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This Guy Put His Junk in a Dyson Airblade and Lived to Tell the Tale

What’s it like to get intimate with a $1,400 air blaster? ‘I’m not gonna lie,’ one man tells MEL. ‘It was the experience of a lifetime.’

As the last few customers lingered in the hotel’s upscale Chinese restaurant, Jeff snuck into the bathroom and got the best blow job he’d ever had. “I’m not gonna lie,” he tells MEL. “It was the experience of a lifetime.”

Jeff was alone, however, and this life-changing sex didn’t come from a partner — or any living thing. Instead, Jeff dipped his flaccid dick and balls into a $1,349 Dyson Airblade™️ dB.

“Every man has thought about it at least once,” Jeff argues. (He’s using a pseudonym for “obvious private reasons.”) “Like, these things come up when with close friends, you know? Especially when we’re young.” And sure, many men have been tempted. On Urban Dictionary, teabagging a hand dryer is known as the Flying Dyson or the Dyson Dip; it’s also a classic Hannibal Buress joke. But what separates Jeff from the rest of us is that he dared to turn the thought What if I stuck my dick in there? into action.

“Yeah, this is unfortunately true,” Jeff admits.

It was 2017, and Jeff was 22, out at dinner with his friends, and the evening was getting late. At around 9 p.m., the restaurant was nearly closed.

(MEL agreed not to disclose the name or location of the restaurant, but I spoke with a very confused manager, who was able to confirm the layout and location of the bathrooms as Jeff described. Indeed, the Dyson hand-dryer is still there.)

Jeff said it was just an innocent trip to the bathroom. He didn’t plan any of this. He wasn’t even drunk, he insists. But when he laid eyes on that Dyson Airblade™ dB, he couldn’t get the thought out of his head. Fuck it, he thought. “I mean, it was late at night. I wasn’t thinking straight… and probably a bit horny.”

He continues: “There were two dryers in the bathroom, one close to the door and the other one on the opposite side of the door. They hung on the beige white-and-blue-tiled wall. The bathroom was relatively clean, what you’d expect in a hotel.” That part’s important, he says, “because had the bathroom been dirty, I never would’ve done it.”

Dyson profited roughly $1 billion in 2017, the year Jeff found himself gazing down at the state-of-the-art polycarbonate-ABS casing and double-life HEPA glass-fiber air filter, a machine specifically engineered to dry human hands, not genitals, in 12 to 14 seconds.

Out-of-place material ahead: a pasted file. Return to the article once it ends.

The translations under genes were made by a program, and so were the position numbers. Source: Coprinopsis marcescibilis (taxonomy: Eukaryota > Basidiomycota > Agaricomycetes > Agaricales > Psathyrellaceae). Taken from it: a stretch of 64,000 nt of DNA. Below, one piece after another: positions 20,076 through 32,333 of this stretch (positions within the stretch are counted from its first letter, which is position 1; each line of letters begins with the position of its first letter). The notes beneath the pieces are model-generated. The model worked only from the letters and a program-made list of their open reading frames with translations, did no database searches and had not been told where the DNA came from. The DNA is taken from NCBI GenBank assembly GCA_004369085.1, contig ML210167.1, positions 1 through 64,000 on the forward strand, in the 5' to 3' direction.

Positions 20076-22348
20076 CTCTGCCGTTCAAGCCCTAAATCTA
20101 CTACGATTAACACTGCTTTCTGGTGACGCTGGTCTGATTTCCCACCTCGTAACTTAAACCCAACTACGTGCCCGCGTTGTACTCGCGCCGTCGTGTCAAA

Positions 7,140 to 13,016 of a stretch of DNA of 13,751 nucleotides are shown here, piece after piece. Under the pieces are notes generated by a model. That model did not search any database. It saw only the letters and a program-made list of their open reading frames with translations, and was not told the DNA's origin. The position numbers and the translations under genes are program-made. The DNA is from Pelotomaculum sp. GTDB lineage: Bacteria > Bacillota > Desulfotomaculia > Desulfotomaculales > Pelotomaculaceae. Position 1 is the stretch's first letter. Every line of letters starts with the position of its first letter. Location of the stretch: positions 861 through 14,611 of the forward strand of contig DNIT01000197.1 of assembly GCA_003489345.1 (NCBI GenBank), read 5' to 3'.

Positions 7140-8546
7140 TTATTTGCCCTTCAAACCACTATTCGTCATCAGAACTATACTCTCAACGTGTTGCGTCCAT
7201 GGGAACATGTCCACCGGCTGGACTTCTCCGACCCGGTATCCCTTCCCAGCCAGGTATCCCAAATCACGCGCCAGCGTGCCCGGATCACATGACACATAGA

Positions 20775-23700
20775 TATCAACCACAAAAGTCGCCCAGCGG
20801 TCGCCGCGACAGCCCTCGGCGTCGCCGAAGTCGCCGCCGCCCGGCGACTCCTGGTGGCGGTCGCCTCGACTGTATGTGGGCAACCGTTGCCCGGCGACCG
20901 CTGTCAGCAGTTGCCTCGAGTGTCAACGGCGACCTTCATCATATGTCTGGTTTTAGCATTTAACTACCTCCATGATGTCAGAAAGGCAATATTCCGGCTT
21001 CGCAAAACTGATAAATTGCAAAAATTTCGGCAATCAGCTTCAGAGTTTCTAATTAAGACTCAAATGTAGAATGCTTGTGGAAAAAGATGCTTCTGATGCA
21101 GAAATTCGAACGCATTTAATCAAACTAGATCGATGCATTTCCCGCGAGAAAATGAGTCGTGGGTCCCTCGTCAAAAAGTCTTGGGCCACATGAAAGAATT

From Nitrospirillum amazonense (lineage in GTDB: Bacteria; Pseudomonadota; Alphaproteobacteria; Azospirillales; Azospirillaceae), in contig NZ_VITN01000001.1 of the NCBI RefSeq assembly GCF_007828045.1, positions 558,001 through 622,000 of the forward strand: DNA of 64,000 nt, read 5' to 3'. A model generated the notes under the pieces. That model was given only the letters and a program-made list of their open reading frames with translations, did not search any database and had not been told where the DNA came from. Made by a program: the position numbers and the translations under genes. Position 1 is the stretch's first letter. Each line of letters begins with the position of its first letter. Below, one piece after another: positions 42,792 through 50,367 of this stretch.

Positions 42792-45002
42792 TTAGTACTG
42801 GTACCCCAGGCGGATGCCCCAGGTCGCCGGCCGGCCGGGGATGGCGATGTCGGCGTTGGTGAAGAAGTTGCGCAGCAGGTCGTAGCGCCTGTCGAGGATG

“I opted for the dryer closest to the door, not behind it, because I thought I’d have a better chance of blocking a door if someone wanted to come in… and I could keep a lookout instead of molesting a dryer obliviously,” he explains.

The dryers in this particular bathroom were placed relatively low, “located just below thigh position. Which was great.”

As if guided by an unseen hand, he pulled down his zipper — and paused. “I actually stood there for a minute thinking about it,” he tells MEL. But before his conscience (or whatever was going to stop him) got in the way, he snapped out of it.

The next thing he knew, Jeff was balls-deep between the Dyson’s dual jet streams. Thanks to the Airblade™ dB’s “touch-free infrared activation,” all Jeff had to do was plop his junk in there to trigger the 420 mph blast of filtered air — up to 9.25 gallons of air per second, according to Dyson.

The air traveled through the HEPA air filter, up the ducts specially insulated to reduce noise, out of the signature 0.8 mm air blades and back at Jeff’s penis. As the machine whirred, managing to spend just a fraction of the energy of other hand dryers, the loose skin of Jeff’s scrotum whipped around like a dog’s cheeks hanging out of a car window.

“Any sexual analogies would fail here, since the machine was blowing air and not sucking it,” Jeff clarifies. “It was not hygienic, but I am not a precautious or smart person either.”

Nevertheless, Jeff prevailed. “I didn’t bob up and down; rather, I rested my dick on the edge because it was receiving the air from both sides, and since my dick is curved in a convex way, the underside of [it] had more air pushing below it, which felt pretty weird but in a good way.”

He admits Dyson’s feat of engineering technology — it took the company seven years to perfect its V4 motor, according to the site — didn’t really get his rocks off. So he finished the job himself, afterward, in a locked toilet stall.

The whole ordeal “was about two to five minutes,” Jeff tells MEL. “I was constantly worried [my friends would] bust in, but I had told them that I was going to shit… which is true. That was my original intent. Obviously that didn’t happen, but it was my safety net for being gone as long as I was.”

Afterward, he felt a “sense of amazement accompanied with hidden accomplishment.” He wiped down the dryer and headed back to dinner.

He’s returned to the restaurant a few times since that night, “and it does trigger a nostalgic sort of experience, like, ‘been there, done that,’” he says. “But I have not used that dryer again, and even though it’s been cleaned, I probably never will.”

As far as he remembers, “I haven’t told anyone this story,” he concludes. “I just kept it as one of my pervy secrets… until now.”